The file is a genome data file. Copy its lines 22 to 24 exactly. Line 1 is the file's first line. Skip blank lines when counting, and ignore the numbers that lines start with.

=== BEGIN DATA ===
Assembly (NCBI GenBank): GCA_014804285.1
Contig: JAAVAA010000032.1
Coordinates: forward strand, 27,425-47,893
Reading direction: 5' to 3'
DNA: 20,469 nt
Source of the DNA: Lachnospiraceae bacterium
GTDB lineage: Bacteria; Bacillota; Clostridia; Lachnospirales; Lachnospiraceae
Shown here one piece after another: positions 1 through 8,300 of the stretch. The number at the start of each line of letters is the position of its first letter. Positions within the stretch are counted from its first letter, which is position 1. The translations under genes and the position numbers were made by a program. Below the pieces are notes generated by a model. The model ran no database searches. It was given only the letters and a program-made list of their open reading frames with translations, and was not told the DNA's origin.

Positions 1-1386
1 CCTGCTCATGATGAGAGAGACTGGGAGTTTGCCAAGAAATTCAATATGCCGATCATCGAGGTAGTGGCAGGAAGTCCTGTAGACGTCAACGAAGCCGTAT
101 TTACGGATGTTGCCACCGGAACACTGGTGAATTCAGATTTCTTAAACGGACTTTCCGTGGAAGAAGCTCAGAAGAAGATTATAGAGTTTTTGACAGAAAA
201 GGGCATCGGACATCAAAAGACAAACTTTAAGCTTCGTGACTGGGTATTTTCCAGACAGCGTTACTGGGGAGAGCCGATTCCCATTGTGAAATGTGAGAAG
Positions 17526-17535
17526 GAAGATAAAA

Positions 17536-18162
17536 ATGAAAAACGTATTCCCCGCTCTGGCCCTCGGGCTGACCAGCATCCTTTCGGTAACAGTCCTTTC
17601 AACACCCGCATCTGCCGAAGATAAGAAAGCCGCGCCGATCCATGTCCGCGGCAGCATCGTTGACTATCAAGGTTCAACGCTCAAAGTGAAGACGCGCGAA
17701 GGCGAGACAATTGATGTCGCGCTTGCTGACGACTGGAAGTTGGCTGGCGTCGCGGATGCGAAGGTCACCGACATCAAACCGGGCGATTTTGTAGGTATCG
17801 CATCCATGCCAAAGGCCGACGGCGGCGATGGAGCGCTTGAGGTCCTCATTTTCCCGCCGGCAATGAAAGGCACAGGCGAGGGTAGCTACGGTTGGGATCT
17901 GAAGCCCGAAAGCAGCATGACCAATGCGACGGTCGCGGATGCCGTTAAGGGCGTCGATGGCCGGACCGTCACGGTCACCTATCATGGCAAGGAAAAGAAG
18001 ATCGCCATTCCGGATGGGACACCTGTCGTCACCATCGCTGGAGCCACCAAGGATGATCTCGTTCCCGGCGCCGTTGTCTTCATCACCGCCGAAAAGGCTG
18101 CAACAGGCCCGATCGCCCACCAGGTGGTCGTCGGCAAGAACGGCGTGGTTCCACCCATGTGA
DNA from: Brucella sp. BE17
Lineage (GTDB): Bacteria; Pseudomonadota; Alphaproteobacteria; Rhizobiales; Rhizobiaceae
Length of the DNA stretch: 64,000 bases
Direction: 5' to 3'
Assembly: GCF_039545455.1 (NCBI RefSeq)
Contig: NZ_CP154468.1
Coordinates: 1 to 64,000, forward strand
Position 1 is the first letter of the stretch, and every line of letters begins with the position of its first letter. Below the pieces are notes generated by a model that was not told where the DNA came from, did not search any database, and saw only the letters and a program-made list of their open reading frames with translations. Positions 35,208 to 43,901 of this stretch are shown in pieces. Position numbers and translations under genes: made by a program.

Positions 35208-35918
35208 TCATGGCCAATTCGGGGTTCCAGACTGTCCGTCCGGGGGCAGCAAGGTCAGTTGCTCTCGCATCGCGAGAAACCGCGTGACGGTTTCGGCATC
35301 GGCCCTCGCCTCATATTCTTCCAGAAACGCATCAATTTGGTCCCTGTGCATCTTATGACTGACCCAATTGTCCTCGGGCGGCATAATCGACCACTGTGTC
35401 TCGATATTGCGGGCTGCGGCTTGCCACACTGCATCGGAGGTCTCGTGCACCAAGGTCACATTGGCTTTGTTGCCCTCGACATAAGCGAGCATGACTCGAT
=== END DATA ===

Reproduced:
18101 CAACAGGCCCGATCGCCCACCAGGTGGTCGTCGGCAAGAACGGCGTGGTTCCACCCATGTGA
DNA from: Brucella sp. BE17
Lineage (GTDB): Bacteria; Pseudomonadota; Alphaproteobacteria; Rhizobiales; Rhizobiaceae